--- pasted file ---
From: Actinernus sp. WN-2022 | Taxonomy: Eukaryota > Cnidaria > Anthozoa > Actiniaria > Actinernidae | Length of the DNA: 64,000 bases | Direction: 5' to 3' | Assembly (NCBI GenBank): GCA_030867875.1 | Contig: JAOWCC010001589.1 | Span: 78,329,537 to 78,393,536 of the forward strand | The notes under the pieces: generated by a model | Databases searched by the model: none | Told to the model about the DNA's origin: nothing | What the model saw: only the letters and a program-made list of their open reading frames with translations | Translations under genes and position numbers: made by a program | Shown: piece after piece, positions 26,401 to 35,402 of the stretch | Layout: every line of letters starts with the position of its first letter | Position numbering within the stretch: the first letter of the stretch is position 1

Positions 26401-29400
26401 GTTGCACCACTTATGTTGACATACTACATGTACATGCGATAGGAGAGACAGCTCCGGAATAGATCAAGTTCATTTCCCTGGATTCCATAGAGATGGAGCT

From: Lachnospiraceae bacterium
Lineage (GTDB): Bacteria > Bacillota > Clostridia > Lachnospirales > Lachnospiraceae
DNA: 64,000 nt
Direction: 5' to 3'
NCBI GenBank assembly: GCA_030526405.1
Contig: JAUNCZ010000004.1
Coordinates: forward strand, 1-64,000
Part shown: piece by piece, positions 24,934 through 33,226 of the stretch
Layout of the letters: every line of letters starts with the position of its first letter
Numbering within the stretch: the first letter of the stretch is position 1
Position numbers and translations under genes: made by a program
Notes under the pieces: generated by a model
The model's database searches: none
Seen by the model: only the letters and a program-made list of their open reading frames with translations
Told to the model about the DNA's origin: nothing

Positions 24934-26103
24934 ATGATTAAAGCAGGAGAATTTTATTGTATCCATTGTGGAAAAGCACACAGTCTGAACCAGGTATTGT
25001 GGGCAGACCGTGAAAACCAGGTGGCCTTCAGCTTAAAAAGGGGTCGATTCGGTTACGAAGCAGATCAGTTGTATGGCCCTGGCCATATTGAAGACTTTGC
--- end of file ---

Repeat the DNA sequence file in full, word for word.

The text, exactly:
From: Actinernus sp. WN-2022 | Taxonomy: Eukaryota > Cnidaria > Anthozoa > Actiniaria > Actinernidae | Length of the DNA: 64,000 bases | Direction: 5' to 3' | Assembly (NCBI GenBank): GCA_030867875.1 | Contig: JAOWCC010001589.1 | Span: 78,329,537 to 78,393,536 of the forward strand | The notes under the pieces: generated by a model | Databases searched by the model: none | Told to the model about the DNA's origin: nothing | What the model saw: only the letters and a program-made list of their open reading frames with translations | Translations under genes and position numbers: made by a program | Shown: piece after piece, positions 26,401 to 35,402 of the stretch | Layout: every line of letters starts with the position of its first letter | Position numbering within the stretch: the first letter of the stretch is position 1

Positions 26401-29400
26401 GTTGCACCACTTATGTTGACATACTACATGTACATGCGATAGGAGAGACAGCTCCGGAATAGATCAAGTTCATTTCCCTGGATTCCATAGAGATGGAGCT

From: Lachnospiraceae bacterium
Lineage (GTDB): Bacteria > Bacillota > Clostridia > Lachnospirales > Lachnospiraceae
DNA: 64,000 nt
Direction: 5' to 3'
NCBI GenBank assembly: GCA_030526405.1
Contig: JAUNCZ010000004.1
Coordinates: forward strand, 1-64,000
Part shown: piece by piece, positions 24,934 through 33,226 of the stretch
Layout of the letters: every line of letters starts with the position of its first letter
Numbering within the stretch: the first letter of the stretch is position 1
Position numbers and translations under genes: made by a program
Notes under the pieces: generated by a model
The model's database searches: none
Seen by the model: only the letters and a program-made list of their open reading frames with translations
Told to the model about the DNA's origin: nothing

Positions 24934-26103
24934 ATGATTAAAGCAGGAGAATTTTATTGTATCCATTGTGGAAAAGCACACAGTCTGAACCAGGTATTGT
25001 GGGCAGACCGTGAAAACCAGGTGGCCTTCAGCTTAAAAAGGGGTCGATTCGGTTACGAAGCAGATCAGTTGTATGGCCCTGGCCATATTGAAGACTTTGC